Youth Advocate Programs , Inc. (YAP™) Empowered Kwasi Amponsa with Tools to Turn His Life Around; Now He’s Giving Back as a Member of the Nonprofit’s Team

    YAP Alternatives to Violence Program Manager Kwasi Amponsa.

    Charlotte, N.C. – At age 15, Kwasi Amponsa was in big trouble. His mom and stepdad at the time found drug paraphernalia in his closet. For them, it was the last straw.

    “I was running away from home, arguing with (my mom and stepdad) all the time and being disobedient and disrespectful,” Amponsa said.

    He became part of the child welfare system, living in a group home, 20 miles away from his family’s home in Elizabeth, N.J.

    “They released me to the care of the state. I was supposed to stay until I was 18 but every opportunity I got I would go out and sell drugs,” Amponsa said.

    Amponsa said things began to change when he was connected to Youth Advocate Programs, Inc. (YAP™) a national nonprofit in 35 states and Washington D.C. In its pre-50th anniversary year, partners with youth justice, child welfare and other systems to provide community-based alternatives to incarceration, group homes and behavioral health placements. Neighborhood-based YAP Advocates work with young people and their families to create individualized services plans that empower youth to make positive changes that keep them safely home with their families. Cities have also begun looking to YAP to combine its effective youth and family wraparound services model with evidence-based community violence intervention approaches to help curb neighborhood violence.

    When Amponsa found himself in dangerous situations on the Elizabeth streets, he called his YAP Advocate who would pick him up and take him away from where he was.

    “I could always reach out to an Advocate if there was some street beef going on and I felt like my life was in danger” Amponsa said. “It was good to be within an environment around people who could show me something different.”

    YAP Advocates were aware of the complex struggles Amponsa faced growing up and the associated trauma of being exposed to domestic violence, incarceration and family drug use. Amponsa gets choked up discussing the loss of his close friend at age 16 who died of gun violence.

    “It came to a point where I reached out to YAP because I wasn’t safe at all,” Amponsa said. “I was lost and there was a case worker who contacted my grandmother in South Carolina. They got me a train ticket and I went there in 1997.”

    Three decades later at 45 years old, Amponsa still lives in the Carolinas where he manages YAP’s violence intervention teams in Charlotte. As the YAP Alternatives to Violence program manager, Amponsa oversees the Beatties Ford Road and West Blvd./Remount Road teams that each have their own site supervisors, violence interrupters and credible messengers serving individuals ages 14-25 who are identified as most at risk of violence engagement. YAP connects individuals to “YAPWrap™,” economic, educational, and emotional tools as an alternative to violence. ATV is a partnership with the City of Charlotte and Mecklenburg County using the Cure Violence methods.

    “I decided that I wanted to make a career out of helping people,” Amponsa said. “I believe in the YAP mission, its purpose and how its rooted in social justice. How many organizations are there that can say they work with young people and have a strong mission on systems change.”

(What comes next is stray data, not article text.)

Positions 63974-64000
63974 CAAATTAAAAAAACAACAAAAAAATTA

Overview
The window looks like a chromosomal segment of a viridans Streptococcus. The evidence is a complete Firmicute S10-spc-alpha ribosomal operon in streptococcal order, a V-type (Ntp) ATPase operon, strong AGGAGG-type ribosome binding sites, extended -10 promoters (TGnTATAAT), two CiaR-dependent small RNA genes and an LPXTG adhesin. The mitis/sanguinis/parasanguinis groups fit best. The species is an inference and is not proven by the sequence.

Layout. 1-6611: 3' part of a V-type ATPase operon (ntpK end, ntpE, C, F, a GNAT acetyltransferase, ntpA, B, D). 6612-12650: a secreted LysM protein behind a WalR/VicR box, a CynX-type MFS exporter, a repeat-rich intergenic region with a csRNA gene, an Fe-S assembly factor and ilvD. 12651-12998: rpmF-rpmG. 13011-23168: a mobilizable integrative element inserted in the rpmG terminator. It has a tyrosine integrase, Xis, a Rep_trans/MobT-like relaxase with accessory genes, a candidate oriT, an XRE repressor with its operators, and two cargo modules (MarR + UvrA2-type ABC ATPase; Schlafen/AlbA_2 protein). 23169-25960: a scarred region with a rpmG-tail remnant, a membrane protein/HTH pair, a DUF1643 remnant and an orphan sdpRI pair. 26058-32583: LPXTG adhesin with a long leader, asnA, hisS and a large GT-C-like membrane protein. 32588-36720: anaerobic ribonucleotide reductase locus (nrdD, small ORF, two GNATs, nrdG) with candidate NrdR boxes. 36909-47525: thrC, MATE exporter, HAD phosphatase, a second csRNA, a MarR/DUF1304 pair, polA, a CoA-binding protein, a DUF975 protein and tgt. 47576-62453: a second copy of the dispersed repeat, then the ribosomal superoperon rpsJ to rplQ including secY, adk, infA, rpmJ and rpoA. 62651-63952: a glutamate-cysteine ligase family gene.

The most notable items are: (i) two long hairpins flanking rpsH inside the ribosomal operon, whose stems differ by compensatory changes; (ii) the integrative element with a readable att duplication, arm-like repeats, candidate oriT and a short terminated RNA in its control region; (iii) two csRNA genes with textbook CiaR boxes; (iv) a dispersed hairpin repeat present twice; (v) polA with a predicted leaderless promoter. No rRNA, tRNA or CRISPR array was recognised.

In his YAP role, Amponsa manages teams, many of them who, like himself, were formerly systems-involved. YAP ATV serves people who are at the highest risk of being engaged in violence, including individuals who are gang affiliated, recently released from incarceration, and those who have lost a loved one to gun violence and might be at risk for retaliating.

    Because of his own journey, Amponsa knows the road to redemption can be long and filled with potholes.

    Away from New Jersey and in new surroundings, Amponsa graduated from Fort Mill High School in Fort Mill, S.C. before enrolling in technical college and working part-time. He had a six-month-old daughter at the time. He was also still dealing drugs on the side and at age 20 was arrested during a sting operation for trafficking cocaine. He served 6 years, nine months and 18 days before his release in 2008.

    “When I got out my daughter was 7 years old. I went to work cleaning floors in a fastfood restaurant for $8 an hour,” Amponsa said. “It was really challenging because all my friends and peers were married and had houses. It was frustrating because I wanted to catch up.”

    Amponsa also worked as a personal trainer, was a partner of a fitness studio, worked in retail, was a director at another nonprofit and held a gig at a residential treatment center working with children and doing behavioral therapy before joining YAP in 2023.

    “I was always looking for opportunities at YAP,” he added. “I think those positive experiences I had with YAP when I was younger made it easier for me to remember as an adult the importance of having people that care for you and me to make a decision that once I was in a good position with my credit, a job, a house and a wife, that I had to help give back to people.”

    Amponsa recently received his associate degree in business administration and is working toward his bachelor’s degree. In addition to his daughter who is now 25, he adopted his wife’s 13 year-old son and together they have a 5 year-old.

    “I enjoy working with YAP ATV helping the community through safety initiatives and violence prevention,” he added. “My goal is to make a career with YAP and grow personally and professionally.”

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